Making Kefir

June 29, 2011

Admittedly, it took me a few attempts to make a kefir batch. Part of the problem was that I wasn’t sure what a finished batch should really be like. I also get the feeling that many authors dabble in making kefir, but really stick to yogurt, which left me a little confused. These books included:

  • Better Than Store-Bought by Helen Witty and Elizabeth Schneider Colchie, 1979
  • Fresh Food from Small Spaces by RJ Ruppenthal, 2008
  • Nourishing Traditions by Sallon Fallon with Mary G. Enig, Ph.D., 2001
  • Truly Cultured by Nancy Lee Bentley, 2007
  • Wild Fermentation by Sandor Ellix Katz, 2002
  • Packaging from kefir starter from New England Cheese Supply

First off, what kind of milk?

  • BTSB: whole or skim, though “whole milk makes a smoother product.”
  • FFSS: none specified, but if using a milk alternative like soy milk, add a little extra sugar
  • NT: whole nonhomogenized milk with optional extra cream
  • TC: whole milk and a little extra cream.
  • WF: none specified
  • Packaging: non specified

Mind you, some of these books are dietary books, so having nonhomogenized milk original fat content fits into the NT’s agenda, but I’m not sure if this is essential or not.

Two sources recommended only filling the non-metal container ¾ of the way full, as the kefir will foam a little bit when fermenting.

The milk should be heated to room temperature or slightly warmer (the packaging suggested 86⁰ while others thought 65-76⁰ was fine) before adding the kefir grains, which some suggested may need to be rinsed with milk. All authors agreed that it should be left a room temperature, though Ruppenthal was the only one to strongly advise against using a yogurt maker or keeping it warmer than room temperature, while New England Cheesemaking Making Supply Company thought it was okay. Ruppenthal was also the only one who believed that light was bad for kefir fermentation, suggesting the process be done in a cupboard.

So far, mostly good, but how long? Everyone agrees that it is done when you think it is sour enough, but nobody really agrees even a little bit about how long that might be:

  • BTSB: 8-24 hours, though they appeared to be using an imitation culture rather than kefir grains.
  • FFSS: 24-48 hours. He also mentions shaking it to increae the alcohol slightly, but I was not sure if he was referring to milk based kefir or more of a soda pop style kefir.
  • NT: wrote 12 hours to 2 days, but usually happens within 24 hours if using powder. She indicates that it only needs to be stirred if grains are used to redistribute them.
  • TC: suggests “12 hours to 2 days, stirring 2-3 times during the process.”
  • WF: 24-48 hours, agitating the jar periodically to remix the milk as it separates.
  • Packaging: 12 hours until thickened

WF was the only one that warns about separation, which I actually think is due to the cream I added to the milk. I’m not sure if whole milk that is homogenized would do that.

Everyone agreed that I had to strain the kefir to separate out the grains once I deemed the kefir done. The kefir would then store a few weeks in the refrigerator to be consumed. To be honest, my finished kefir was pretty thick, but could be squeezed though a cheesecloth. I never found any kefir grains. Makes me wonder about my starter culture, like, is it really kefir, or just another culture being passed off as kefir?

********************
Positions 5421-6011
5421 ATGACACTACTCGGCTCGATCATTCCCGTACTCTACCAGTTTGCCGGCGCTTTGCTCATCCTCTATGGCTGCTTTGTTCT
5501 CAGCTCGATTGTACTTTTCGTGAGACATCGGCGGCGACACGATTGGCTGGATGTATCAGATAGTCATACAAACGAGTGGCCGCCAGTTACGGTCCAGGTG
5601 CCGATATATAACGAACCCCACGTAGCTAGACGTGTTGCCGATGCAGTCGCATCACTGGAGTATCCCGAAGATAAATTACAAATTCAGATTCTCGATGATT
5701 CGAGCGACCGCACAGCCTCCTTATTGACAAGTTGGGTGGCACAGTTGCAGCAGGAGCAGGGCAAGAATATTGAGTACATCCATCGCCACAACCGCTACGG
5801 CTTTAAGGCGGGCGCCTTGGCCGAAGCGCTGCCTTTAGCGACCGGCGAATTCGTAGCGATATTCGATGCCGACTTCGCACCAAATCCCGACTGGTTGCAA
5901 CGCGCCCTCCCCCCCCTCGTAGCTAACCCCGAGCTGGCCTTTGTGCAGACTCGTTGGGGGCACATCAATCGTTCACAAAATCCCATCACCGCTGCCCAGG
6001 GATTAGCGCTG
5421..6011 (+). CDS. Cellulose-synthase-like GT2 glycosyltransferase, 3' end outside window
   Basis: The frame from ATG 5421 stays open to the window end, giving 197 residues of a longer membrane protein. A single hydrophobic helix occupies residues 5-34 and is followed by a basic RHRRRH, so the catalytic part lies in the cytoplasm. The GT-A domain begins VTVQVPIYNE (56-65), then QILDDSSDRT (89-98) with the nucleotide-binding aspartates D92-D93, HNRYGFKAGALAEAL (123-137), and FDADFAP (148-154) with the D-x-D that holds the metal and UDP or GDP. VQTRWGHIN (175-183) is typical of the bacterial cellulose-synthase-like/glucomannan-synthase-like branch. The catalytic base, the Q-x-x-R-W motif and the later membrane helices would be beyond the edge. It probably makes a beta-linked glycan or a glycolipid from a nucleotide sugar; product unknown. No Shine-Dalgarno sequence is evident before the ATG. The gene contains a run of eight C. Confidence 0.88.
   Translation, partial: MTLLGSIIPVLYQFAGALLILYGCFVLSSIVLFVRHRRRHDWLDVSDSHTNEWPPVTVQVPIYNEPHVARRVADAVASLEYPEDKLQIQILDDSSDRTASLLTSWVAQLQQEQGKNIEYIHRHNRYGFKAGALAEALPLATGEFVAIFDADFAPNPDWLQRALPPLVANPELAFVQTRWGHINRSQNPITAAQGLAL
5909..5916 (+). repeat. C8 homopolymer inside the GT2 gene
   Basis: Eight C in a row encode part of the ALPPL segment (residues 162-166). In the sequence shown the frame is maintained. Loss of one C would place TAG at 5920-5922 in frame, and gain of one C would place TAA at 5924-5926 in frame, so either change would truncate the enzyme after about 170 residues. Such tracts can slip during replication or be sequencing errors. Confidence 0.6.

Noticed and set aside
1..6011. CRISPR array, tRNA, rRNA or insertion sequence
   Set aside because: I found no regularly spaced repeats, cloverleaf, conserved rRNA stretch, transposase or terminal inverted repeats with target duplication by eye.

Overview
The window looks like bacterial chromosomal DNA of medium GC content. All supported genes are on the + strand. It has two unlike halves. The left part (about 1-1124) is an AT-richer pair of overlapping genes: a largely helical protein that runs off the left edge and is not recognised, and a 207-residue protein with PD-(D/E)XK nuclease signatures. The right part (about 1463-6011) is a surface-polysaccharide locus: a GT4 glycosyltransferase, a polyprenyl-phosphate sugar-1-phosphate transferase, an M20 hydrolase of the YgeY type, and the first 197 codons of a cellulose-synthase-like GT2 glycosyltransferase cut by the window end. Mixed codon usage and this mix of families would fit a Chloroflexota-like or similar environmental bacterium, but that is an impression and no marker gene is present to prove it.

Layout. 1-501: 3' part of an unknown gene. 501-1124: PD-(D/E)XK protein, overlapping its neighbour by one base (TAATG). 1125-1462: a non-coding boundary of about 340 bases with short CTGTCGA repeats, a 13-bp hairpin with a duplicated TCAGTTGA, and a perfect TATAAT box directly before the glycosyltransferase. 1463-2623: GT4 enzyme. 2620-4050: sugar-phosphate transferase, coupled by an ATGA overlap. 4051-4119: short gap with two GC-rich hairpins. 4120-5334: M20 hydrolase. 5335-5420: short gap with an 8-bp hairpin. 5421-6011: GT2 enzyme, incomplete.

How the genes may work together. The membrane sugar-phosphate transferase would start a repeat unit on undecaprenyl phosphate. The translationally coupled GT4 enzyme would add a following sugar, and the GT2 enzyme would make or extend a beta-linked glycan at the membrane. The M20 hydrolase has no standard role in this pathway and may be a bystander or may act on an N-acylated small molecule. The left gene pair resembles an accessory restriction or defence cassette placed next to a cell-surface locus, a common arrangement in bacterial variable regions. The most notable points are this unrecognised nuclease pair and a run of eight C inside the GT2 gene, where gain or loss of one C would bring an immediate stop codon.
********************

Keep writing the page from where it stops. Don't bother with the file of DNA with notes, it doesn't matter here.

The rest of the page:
If I had of found grains, I could have taken them and:

  • FFSS: keep them in a covered cup of milk in the refrigerator and to refresh the milk every couple of days. This would give them a storage life of two weeks before they have to be used to make a new batch to keep them in good condition.
  • TC: disagrees, believing that can be rinsed and then placed in a small jar with ½ cup of filtered water. She says they will store there for a few weeks, or in the freezer for a few months. “If they are left too long in storage, they will lose their culturing power.”

Got it figured out? I’m guessing that honestly, it isn’t that hard to make kefir, and it isn’t hard to mess it up. None of my batches really turned out like I thought they should, but something definitely happened. Honestly, I just wasn’t trusting myself, so they were probably okay.

One other thing to note is that kefir can be used to make non-dairy based products, but everything I read on the topic did suggest that special non-dairy kefir grains should be used instead.

Additional kefir recipes and ideas:

  • Wild Fermentation talks about making kefir with coconut milk. He also mentions using fruit or vegetable juice, sweet water, rice milk, soy milk, or nut milk. He writes, “Cranberry juice dyed the grains red, and Gatorade (!) left a neon blue stain. Whatever the medium, the grains seem to transform it, though they do not rapidly multiply as they do in milk. The process is exactly the same as kefiring millk…” He then included a recipe for pepita seed milk and kefir.
  • In the book Better than Store Bought by Helen Witty and Elizabeth Schneider Colchie, they brefly discuss making kefir, and provide two flavored recipes. One is adding 2 tablespoons honey and ½ teaspoon vanilla extract before chilling. The other is to puree a 10 oz package of frozen strawberries to a quart of kefir.
  • Making cider using kefir grains and cider yeast
  • I have also seen kefir cheese in the grocery store, which Ruppental says is made with very mature, less runny kefir that has been strained like making yogurt cheese, giving it 24-48 hours to drip. The whey from kefir cheese, he adds, “could be used to culture a batch of kimchi or sourdough starter.”

One Response to “Making Kefir”

  1. […] I have access to had books devoted to kefir, so the books I found discussing kefir were either DIY or the advantages of eating a fermented/probiotic diet. A lot of these same books also talked about […]

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